Announced this week, Tesla’s new company car lease program takes all the pain and suffering out of arranging a zero-emissions company car for your business or employees, and is set up in a way to be as tax-efficient and low-stress as possible for leasees.
It even comes with a simply-written lease contract that you digitally sign on vehicle handover by touching your new Model S’ touchscreen display.
Business leases start at just over one thousand dollars a month for the base-model, 60 kilowatt-hour Model S, but Tesla says the true net cost to your business will be just four hundred and eight dollars after you’ve taken into account all the savings you’ll stand to make….
…which leads us very nicely into the next story: Teslanomics, or the art of making something appear really cheap on paper using some clever maths.
You see, Tesla prefers to advertise its cars using the ‘net cost’ or ‘effective cost’ calculation. You can find the actual lease or finance cost you’ll have to pay if you look hard enough, but its headline figures always take into account state and federal incentives as well as the money you’ll save from not having to buy gasoline. It even takes into account any taxation benefits.
But what happens if you apply the same Teslanomics to the cost of other plug-in cars? BMW i3 reservation holder Peder Norby decided to find out this week, and did some rough back-of-the-napkin calculations.
His conclusion? A base-model BMW i3 doesn’t cost you hundreds of dollars a month: it costs just eighteen! A Nissan LEAF and Chevrolet Volt are so financially sound that you’re essentially getting money for driving them!
It’s something we hadn’t thought about before, and it really does illustrate how cheap electric cars can be to own. But will this form of Teslanomics catch on? I’m keen to find out.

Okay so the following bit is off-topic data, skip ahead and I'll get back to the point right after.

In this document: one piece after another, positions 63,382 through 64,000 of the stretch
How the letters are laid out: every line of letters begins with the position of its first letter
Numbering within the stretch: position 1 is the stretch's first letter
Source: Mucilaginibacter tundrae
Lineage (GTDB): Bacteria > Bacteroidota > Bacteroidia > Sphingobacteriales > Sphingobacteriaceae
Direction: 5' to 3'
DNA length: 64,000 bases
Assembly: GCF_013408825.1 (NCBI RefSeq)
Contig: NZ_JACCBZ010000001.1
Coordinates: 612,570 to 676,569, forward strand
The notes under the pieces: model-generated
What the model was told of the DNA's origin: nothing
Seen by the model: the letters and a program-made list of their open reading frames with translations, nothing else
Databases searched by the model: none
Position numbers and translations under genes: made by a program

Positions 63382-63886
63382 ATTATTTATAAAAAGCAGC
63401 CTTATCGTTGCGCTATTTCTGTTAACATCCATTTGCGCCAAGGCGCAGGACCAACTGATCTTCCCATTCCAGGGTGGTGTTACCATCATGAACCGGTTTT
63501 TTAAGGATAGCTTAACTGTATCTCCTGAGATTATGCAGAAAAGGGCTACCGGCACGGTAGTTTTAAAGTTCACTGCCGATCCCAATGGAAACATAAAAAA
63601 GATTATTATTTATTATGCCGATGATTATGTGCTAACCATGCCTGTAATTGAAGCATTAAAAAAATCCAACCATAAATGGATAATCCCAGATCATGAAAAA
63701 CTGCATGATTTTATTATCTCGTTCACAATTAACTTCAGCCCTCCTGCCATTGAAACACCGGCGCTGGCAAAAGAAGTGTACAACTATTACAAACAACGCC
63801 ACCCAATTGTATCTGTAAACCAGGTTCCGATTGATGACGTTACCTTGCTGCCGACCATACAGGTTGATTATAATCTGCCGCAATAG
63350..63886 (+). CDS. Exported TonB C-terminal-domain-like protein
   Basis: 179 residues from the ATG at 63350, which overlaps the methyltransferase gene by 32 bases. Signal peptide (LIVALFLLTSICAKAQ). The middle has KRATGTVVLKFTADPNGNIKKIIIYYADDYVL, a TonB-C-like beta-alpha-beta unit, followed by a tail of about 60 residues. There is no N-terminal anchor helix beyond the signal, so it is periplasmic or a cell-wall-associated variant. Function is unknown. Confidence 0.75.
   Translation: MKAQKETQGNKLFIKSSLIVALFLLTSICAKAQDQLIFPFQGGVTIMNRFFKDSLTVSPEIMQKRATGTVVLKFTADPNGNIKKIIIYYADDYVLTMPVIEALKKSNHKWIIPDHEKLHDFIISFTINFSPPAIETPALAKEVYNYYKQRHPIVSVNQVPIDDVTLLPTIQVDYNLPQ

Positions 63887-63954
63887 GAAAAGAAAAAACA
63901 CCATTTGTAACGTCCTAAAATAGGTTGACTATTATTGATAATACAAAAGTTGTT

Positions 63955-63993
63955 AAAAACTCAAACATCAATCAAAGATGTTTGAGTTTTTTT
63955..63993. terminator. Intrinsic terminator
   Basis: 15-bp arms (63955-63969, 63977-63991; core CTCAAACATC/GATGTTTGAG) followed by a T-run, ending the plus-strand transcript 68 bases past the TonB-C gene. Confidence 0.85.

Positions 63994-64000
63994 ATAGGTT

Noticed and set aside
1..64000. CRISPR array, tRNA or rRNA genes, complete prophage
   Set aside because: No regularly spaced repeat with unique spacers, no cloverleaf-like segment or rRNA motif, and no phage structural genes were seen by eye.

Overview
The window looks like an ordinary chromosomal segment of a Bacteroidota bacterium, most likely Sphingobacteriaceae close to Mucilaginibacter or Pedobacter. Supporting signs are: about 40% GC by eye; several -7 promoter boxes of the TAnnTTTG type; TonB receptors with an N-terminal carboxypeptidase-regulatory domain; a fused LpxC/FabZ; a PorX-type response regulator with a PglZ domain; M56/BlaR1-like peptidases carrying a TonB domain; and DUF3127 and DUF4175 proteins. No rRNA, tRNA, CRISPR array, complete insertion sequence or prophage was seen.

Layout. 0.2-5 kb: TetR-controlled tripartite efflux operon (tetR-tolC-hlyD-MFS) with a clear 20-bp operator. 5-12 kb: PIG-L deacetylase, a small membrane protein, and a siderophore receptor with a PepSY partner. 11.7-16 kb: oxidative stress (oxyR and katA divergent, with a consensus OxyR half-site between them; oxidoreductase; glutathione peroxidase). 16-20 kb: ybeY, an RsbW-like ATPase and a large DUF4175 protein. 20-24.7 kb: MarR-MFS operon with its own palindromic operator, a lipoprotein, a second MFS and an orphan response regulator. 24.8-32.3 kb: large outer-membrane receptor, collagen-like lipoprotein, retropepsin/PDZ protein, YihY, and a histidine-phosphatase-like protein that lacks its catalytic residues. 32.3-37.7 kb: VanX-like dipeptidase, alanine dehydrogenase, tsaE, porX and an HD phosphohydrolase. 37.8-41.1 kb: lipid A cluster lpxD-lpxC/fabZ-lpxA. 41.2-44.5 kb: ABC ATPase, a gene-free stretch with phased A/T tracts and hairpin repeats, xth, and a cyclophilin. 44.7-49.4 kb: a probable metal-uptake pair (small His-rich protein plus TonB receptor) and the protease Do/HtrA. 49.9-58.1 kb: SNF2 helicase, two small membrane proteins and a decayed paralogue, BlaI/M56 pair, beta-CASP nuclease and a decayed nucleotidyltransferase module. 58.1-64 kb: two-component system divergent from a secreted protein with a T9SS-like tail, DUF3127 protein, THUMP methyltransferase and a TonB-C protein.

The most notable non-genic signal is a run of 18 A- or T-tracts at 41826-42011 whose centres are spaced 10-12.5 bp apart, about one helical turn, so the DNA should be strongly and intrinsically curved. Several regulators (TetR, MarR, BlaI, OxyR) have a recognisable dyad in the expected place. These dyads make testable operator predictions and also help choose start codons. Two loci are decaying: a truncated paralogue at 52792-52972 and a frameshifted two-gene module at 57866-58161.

Have you ever heard of lemon laws? They’re laws designed to protect car buyers — and other consumers — from products which consistently underperform, break down, and fail to meet expectations. Generally, lemon laws are great, because they give the buyer some protection if the thing they’ve purchased is… well… a lemon.
On Monday this week, Vince Megna, self-proclaimed “King of Lemon Laws” filed a complaint on behalf of a client against Tesla Motors for selling his client a car which is not fit for purpose.
In the strangely scripted YouTube video where Megna details his clients claim — which includes a cut-out George Clooney — don’t ask — Megna says his client is entitled to a full refund as the car has been in the shop for more 30 days in the past year with persistent fuse and door handle problems.
In its own special way, Tesla was quick to rebut, with a post made on Wednesday refuting the claims.
Tesla says it is continuing ongoing investigative work on the car, replacing major components even though it can’t replicate the problems the claimant says the car has. And in the case of blown fuses, Tesla notes that replacing the affected fuses with tamper-proof ones seems to have strangely rectified the problem.
As Cave Johnson would say… “When life gives you lemons, don’t make lemonade — make life take the lemons back! Get mad!”
This is going to be one to watch for a while, methinks.
Last spring, the Finance, Housing and Resources Committee of the Highland Council in Scotland announced plans to install rapid charging stations for electric cars in several locations throughout its area, courtesy of a one hundred and fifty thousand pound grant from the Scottish Government.